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Dissolution on Saturn's Moon Titan: A 3D Karst Landscape Evolution Model

Abstract :

Titan is an Earth-like world possessing a nitrogen-rich atmosphere covering a surface showing signs of lacustrine (lakes and depressions), fluvial (channels, valleys), aeolian (longitudinal dunes) activity. The chemistry implied in the geological processes is, however, strikingly different from that on Earth. Titan’s extremely cold environment (T ~ -180°C) only allows water to exist under the form of an icy “bedrock”. The presence of methane as the second major constituent in the atmosphere, as well as an active nitrogen-methane photochemistry, allows methane and ethane to drive a hydrocarbon cycle similar to the terrestrial hydrological cycle. A plethora of organic solids, more or less soluble in liquid hydrocarbons, is also produced in the atmosphere and can lead, by atmospheric sedimentation over geological timescales, to formation of some kind of organic geological sedimentary layer.

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Based on comparisons between Titan’s landscapes seen in the Cassini spacecraft data and terrestrial analogues, karstic-like dissolution and evaporitic crystallization have been suggested in various instances to take part in the landscape development on Titan. Dissolution has been invoked, for instance, for the development of the so-called “labyrinthic terrain”, located at high latitudes and resembling terrestrial cockpit or polygonal karst terrain. In this work, we aim at testing this hypothesis by comparing the natural landscapes visible in the Cassini/RADAR images of Titan’s surface, with those inferred from the use of a 3D Landscape Evolution Model (LEM) based on the Channel-Hillslope Integrated Landscape Development (CHILD), modified to include karstic dissolution as the major geological process. Digital Elevation Models (DEMs) are generated from an initial quasi-planar surface for a set of dissolution rates, diffusion coefficients (solute transport), and sink densities of the mesh. The landscape evolves over millions of years. Synthetic SAR images are generated from these DEMs in order to compare with Titan’s landforms seen in the actual SAR images and infer the possible thickness and degree of maturation of the Titan karst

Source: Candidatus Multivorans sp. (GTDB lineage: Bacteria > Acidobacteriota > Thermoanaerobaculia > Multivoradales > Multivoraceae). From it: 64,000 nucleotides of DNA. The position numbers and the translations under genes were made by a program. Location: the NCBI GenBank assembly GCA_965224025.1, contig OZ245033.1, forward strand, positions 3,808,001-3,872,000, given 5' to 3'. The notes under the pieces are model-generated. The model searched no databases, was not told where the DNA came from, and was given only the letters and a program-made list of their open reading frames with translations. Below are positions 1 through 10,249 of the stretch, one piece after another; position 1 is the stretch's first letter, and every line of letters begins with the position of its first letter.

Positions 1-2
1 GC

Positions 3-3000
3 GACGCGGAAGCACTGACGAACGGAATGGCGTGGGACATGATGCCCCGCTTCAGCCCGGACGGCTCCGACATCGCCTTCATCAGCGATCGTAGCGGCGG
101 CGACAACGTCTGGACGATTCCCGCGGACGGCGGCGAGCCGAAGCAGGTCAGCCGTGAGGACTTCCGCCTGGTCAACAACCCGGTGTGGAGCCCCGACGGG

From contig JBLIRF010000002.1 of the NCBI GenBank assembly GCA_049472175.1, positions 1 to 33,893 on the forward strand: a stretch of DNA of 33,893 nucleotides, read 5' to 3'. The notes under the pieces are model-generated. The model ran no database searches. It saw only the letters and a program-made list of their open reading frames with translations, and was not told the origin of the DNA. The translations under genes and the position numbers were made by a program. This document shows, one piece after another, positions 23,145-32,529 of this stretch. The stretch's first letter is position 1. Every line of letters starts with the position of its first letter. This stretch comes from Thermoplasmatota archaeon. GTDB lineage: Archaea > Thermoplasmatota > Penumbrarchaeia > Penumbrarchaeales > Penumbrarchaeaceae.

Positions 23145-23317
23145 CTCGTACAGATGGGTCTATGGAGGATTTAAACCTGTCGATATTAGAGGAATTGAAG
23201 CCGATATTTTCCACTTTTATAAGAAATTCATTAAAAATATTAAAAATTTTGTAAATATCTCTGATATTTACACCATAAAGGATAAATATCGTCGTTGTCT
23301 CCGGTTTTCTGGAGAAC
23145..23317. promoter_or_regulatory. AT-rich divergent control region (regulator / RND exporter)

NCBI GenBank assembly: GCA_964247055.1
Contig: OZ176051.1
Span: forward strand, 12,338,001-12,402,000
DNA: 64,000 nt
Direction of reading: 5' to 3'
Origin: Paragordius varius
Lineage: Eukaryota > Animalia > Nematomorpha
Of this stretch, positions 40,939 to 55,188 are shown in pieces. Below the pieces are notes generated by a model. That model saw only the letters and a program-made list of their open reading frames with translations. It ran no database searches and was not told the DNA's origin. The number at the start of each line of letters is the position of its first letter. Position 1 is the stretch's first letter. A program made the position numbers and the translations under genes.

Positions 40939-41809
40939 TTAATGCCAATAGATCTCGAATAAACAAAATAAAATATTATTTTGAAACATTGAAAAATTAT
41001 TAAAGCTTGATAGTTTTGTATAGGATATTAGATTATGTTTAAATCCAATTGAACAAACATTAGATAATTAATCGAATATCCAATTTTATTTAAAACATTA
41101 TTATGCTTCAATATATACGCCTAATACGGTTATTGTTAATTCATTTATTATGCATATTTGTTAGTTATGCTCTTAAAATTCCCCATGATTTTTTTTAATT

Document type :
Conference papers
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https://hal.archives-ouvertes.fr/hal-01449634
Contributor : Okina Université d'Angers <>
Submitted on : Monday, January 30, 2017 - 4:09:21 PM
Last modification on : Wednesday, October 14, 2020 - 4:16:46 AM

Identifiers

  • HAL Id : hal-01449634, version 1
  • OKINA : ua15504

Citation

Thomas Cornet, Cyril Fleurant, Benoit Seignovert, Daniel Cordier, Olivier Bourgeois, et al.. Dissolution on Saturn's Moon Titan: A 3D Karst Landscape Evolution Model. European Geosciences Union (EGU) 2017, 2017, Vienne, Austria. ⟨hal-01449634⟩

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